TO RACE OR NOT TO RACE? — Thursday’s Gatorade Duel 150 qualifying races pose an interesting ethical dilemma for the 39 drivers already locked into Sunday’s Daytona 500: To race or not to race? So far during Speedweeks, there have been a lot of torn-up race cars. All four Hendrick Motorsports were caught in wrecks during the Budweiser Shootout and Kasey Kahne was spun out by Juan Pablo Montoya during Wednesday’s second practice at Daytona International Speedway.
The Gatorade Duel races, which will be televised live on SPEED starting at 1 p.m. ET Thursday, are likely to see more wrecks. The weather will be about 20 degrees warmer than it was during last week’s Shootout, which means the cars will have even less grip, which raised the possibility of more on-track carnage. And wrecking most often means going to a backup car and starting the Daytona 500 from the rear of the field.
Daytona 500 pole-sitter Carl Edwards said Wednesday that he’s going for it in the Duel. “For me, this might sound dumb but I am not too worried about if we crash the car,” said Edwards. We have a good backup car and it is identical and should be just as fast. I think there is value in learning something from that (Gatorade Duel) 150. I think you are going to learn things you can apply the last five laps at the 500 that could make a difference. I would like to race pretty hard in that 150. Obviously if it gets really crazy then maybe I would think about trying to give myself more room but right now the mission is to go race and learn.”
Denny Hamlin, the 2010 Sprint Cup runner-up, agreed with 2011 runner-up Edwards. “Our strategy is to go out there and try to win the Duel,” said Hamlin. “I feel like we didn't qualify very good, so we're counting on a good race car, not a good qualifying car.”
Not everyone agreed that the prime objective is winning the Duel.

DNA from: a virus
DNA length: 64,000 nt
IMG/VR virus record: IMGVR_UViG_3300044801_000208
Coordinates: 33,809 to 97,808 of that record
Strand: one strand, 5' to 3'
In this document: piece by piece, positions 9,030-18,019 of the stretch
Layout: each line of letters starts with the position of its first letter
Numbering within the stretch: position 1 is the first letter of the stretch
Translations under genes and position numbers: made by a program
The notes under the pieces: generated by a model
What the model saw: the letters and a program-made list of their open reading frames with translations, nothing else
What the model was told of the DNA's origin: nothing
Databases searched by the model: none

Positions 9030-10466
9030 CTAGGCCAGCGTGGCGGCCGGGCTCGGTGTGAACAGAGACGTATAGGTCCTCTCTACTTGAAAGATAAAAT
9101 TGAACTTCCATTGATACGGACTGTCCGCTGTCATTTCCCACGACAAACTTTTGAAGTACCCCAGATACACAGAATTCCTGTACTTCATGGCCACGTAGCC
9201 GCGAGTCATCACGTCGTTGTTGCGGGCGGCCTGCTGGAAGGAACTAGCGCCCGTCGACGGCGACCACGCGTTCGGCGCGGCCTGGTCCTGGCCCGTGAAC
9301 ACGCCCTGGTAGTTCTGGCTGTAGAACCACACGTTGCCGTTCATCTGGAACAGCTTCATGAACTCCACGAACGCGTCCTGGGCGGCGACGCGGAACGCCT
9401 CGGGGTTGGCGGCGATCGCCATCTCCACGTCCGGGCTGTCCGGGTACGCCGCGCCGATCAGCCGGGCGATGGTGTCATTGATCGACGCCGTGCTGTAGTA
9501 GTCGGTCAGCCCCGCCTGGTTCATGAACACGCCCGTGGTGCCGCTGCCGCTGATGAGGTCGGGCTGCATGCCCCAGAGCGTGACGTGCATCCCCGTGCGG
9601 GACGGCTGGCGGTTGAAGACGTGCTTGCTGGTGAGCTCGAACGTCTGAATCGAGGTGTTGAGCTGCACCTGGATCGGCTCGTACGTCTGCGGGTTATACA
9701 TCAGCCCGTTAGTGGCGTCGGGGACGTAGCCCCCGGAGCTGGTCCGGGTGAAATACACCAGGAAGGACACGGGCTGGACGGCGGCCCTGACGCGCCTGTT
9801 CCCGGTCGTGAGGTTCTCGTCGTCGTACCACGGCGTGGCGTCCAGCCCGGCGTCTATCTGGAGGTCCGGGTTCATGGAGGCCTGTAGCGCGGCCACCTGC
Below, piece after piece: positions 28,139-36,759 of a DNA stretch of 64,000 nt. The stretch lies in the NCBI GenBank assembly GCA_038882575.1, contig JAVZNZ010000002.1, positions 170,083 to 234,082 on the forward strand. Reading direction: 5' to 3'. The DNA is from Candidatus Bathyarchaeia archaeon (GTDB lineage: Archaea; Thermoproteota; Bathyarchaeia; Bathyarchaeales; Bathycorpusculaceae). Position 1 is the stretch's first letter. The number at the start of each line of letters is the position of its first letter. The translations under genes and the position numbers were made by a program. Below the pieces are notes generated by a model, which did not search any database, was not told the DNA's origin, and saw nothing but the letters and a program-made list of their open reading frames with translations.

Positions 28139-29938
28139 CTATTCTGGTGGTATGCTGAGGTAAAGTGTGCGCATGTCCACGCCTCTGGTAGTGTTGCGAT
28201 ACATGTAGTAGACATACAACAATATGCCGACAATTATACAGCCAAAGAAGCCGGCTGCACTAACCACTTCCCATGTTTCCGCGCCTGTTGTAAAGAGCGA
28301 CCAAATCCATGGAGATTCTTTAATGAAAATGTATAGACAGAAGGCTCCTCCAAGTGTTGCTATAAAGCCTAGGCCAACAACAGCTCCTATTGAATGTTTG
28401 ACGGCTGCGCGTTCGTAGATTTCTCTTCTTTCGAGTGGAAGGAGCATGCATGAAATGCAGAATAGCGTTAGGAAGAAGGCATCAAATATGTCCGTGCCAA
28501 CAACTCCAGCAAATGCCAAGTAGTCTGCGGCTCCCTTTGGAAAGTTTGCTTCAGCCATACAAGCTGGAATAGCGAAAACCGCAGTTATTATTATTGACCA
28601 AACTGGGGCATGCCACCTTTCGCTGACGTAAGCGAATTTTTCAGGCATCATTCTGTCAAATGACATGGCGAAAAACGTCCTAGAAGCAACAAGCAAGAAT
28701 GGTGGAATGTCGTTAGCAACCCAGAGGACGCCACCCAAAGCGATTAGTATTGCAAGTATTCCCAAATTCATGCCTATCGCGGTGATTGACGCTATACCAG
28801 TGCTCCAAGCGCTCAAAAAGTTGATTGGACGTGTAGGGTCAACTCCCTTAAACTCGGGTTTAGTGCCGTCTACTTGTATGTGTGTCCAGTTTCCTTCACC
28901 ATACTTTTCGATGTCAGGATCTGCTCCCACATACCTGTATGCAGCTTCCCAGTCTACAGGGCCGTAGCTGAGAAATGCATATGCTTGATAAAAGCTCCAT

“I think we are going to have an exciting Daytona 500,” said five-time NASCAR Sprint Cup Champion Jimmie Johnson. “I want to use this race car in the Daytona 500. I don’t want to lose it in practice or in the Duel.”
Three-time and defending Cup champion Tony Stewart said he was somewhere in between.
“We’ll push really hard to see how far up we can get and try to get a good spot, but I guess the biggest variable in the equation is just don’t hurt the car that we’ve got,” said Stewart. “We’re locked into the race and I think even if we don’t get the starting spot we want, I still think you can come from the back much easier and get to the front. The biggest thing is to just take care of the race car. But the racer in you at the end of the day still wants to go get the best finish you can.”
NEW CAR ON DISPLAY — The new 2013 Ford Fusion NASCAR Sprint Cup was on display in the Daytona International Speedway infield, next to Trevor Bayne’s 2012 Fusion. Next year, of course, will see the first major revision of the Sprint Cup cars since the original Car of Tomorrow debuted in 2007. Ford officials say the 2013 Fusion will have a longer nose, shorter tail and a more rakish roofline. It certainly is more striking to look at as well.
Dodge, meanwhile announced earlier this week that it will introduce its 2013 Dodge Charger on March 11 at Las Vegas Motor Speedway. “We’re very excited to finally show it,” said Ralph Gilles, president and CEO of Dodge’s racing brand, SRT. “Everybody’s been asking about it and literally kind of getting on us for not showing it earlier, but we felt we’d wait for the timing to be right.”
No word yet on when Toyota and/or Chevrolet will show their respective new cars to the public, although they have been track-tested already.
JR. SAYS NO COMPARISON — Dale Earnhardt Jr. was asked if Tony Stewart’s record in the Daytona 500 paralleled that of his late father, who didn’t win NASCAR’s biggest event until 1998. Stewart, who has three Coke Zero 400 victories and two more in the Budweiser Shootout, is still looking for his first Daytona 500 triumph.
“Not really,” said Earnhardt Jr., indicating he expects Stewart to eventually succeed in his quest. “ ... Tony has come down here with a lot of great race cars. He’s talented enough to know how to win this race. Things just haven’t worked out for whatever reason. I think his talent will carry him for so many more years and I think he will be in enough competitive race cars to have plenty more chances to win it. The odds are really good for him compared to other people in the field. I wouldn’t get too concerned or worried about it if I were him. It will eventually come about.”
HAPPY BIRTHDAY, CAPTAIN — AJ Allmendinger evidently is feeling comfortable at his new home, Penske Racing, where he moved over the offseason. That much was evident Wednesday at Daytona International Speedway.
Asked what he got team owner Roger Penske for his recent 75th birthday, Allmendinger laughed. “A couple wrecked race cars from the weekend. Sweet. Happy Birthday to you Roger! Just like I tell everybody else in my life, just love.”
Tom Jensen is the Editor in Chief of SPEED.com, Senior NASCAR Editor at RACER and a contributing Editor for TruckSeries.com. You can follow him online at twitter.com/tomjensen100.